Colony Market Brief

November 9, 2017

In light of last night’s election results, we are reaching out with some brief commentary.  Obviously we aren’t political commentators and only scratching the surface here, but in an effort to be helpful, we wanted to share our initial takeaways.

  • The conventional wisdom among political pundits and pollsters was just plain wrong, again.  The election results suggest that polls may have wildly underestimated the number of “hidden” Trump voters.  Similar to the United Kingdom’s “Brexit” vote, it seems there was also a serious underestimation of public discontent, dissatisfaction with the status quo, and desire for change (particularly among the middle class).
  • Donald Trump’s election victory initially sent U.S. stock futures plunging and perceived safe-havens such as gold and the Japanese yen soaring overnight.  At one point, futures markets pointed to a 5% fall in U.S. equities.  However, the sharp early sell-off in stock, bond, and currency markets largely reversed this morning with both US and European stocks posting solid gains so far today.  Longer-term bond yields have also moved higher (prices have correspondingly fallen) with the US 10-year treasury yield approaching 2.05%.  Investors are perhaps weighing the potential for tax cuts and spending that could stimulate growth or inflation.
    • Though the situation can certainly change, it seems fair to say that Donald Trump’s victory has, so far, had less impact on financial markets than most anticipated.
  • The election results clearly remove an element of uncertainty—there’s no longer any doubt who will become the next president.  However, we don’t know exactly what type of president Trump will be.  With the Republicans holding the Senate and the House, there is a greater chance that some or all of his fiscal plan will be enacted, but his trade policy is perhaps more of a wildcard.  In addition, neither Trump nor many of his inner circle have any experience in government—this was admittedly part of the appeal to a large swath of his supporters.  These factors suggest that uncertainty and the potential for volatility could remain elevated.  The focus of financial markets will likely shift towards who Trump will appoint to head up his new administration.
    • We wouldn’t place too much emphasis on a single communication, but do acknowledge that Trump’s acceptance speech definitely struck a conciliatory tone.  Rather than criticize Hillary Clinton, he praised her for her public service.  He also went on to say “it is time for American to bind the wounds of division” and “it is time for us to come together as one united people.”  On trade, he pledged that “while we will always put America’s interests first, we will deal fairly with everyone” and “seek common ground, not hostility, partnership, not conflict.”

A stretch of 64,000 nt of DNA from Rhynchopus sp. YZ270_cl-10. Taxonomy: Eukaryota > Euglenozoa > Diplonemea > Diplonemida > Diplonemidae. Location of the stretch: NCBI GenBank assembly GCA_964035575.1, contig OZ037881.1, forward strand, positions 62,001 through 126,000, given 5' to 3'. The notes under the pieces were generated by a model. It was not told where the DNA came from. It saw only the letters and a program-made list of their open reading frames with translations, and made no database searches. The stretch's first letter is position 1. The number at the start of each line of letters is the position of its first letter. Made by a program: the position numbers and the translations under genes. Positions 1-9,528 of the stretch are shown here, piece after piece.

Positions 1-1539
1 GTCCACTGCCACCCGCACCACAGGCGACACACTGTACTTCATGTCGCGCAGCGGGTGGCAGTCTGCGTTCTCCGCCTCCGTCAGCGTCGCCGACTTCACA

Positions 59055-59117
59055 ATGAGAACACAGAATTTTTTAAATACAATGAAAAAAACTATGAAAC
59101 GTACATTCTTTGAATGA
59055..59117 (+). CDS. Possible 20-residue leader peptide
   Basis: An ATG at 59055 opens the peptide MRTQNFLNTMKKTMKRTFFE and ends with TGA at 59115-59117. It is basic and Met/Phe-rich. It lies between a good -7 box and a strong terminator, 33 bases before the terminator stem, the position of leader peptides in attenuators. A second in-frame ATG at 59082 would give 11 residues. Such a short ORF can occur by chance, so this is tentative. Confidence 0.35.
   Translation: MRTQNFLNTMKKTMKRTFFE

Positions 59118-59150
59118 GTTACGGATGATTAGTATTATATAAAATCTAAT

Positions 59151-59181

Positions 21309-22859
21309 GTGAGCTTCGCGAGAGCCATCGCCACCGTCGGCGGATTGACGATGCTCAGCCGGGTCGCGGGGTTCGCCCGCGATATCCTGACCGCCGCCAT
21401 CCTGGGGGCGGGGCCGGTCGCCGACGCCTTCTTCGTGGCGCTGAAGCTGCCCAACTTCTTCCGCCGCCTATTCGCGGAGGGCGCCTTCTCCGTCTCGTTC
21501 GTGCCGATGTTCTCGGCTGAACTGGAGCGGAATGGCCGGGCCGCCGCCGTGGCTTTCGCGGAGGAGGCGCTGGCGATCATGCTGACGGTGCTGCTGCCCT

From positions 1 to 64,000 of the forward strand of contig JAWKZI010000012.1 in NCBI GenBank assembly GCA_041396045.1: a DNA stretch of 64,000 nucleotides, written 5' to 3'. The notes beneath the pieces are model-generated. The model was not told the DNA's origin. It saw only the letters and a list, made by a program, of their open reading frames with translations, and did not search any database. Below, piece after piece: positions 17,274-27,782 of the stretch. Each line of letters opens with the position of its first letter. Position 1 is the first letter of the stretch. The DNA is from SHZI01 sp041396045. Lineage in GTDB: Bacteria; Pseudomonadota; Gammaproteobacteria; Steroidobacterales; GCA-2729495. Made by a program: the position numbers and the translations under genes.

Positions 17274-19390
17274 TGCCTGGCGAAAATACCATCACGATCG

• The election results and policies that follow could well change the longer-term fundamental outlook for the U.S. and world economy—but the economic consequences of a Trump presidency will not be clear for a long time yet.  As such, we will carefully reassess our views over time.
    • In terms of the nearer-term economic outlook and macro backdrop, there’s no real change at this point.  We think the post-financial crisis slow economic recovery is likely to continue against a backdrop of generally low interest rates and accommodative central bank policy.  These factors should continue to support equity markets, though returns will be constrained by a lack of multiple expansion.
  • In portfolio strategy, as communicated recently, we recommend staying broadly diversified while targeting slight underweight positions in traditional stocks and bonds (given current valuations) in favor of an elevated cash position.  Within the equity component of portfolios, we continue to emphasize large cap, high quality stocks.  We also continue to seek to identify certain flexible/alternative strategies that might provide uncorrelated returns.
    • Should financial markets present what we believe to be a tactical investment opportunity or reason to otherwise modify portfolio positioning, we’ll be sure to reach back out.

Please don’t hesitate to get in touch.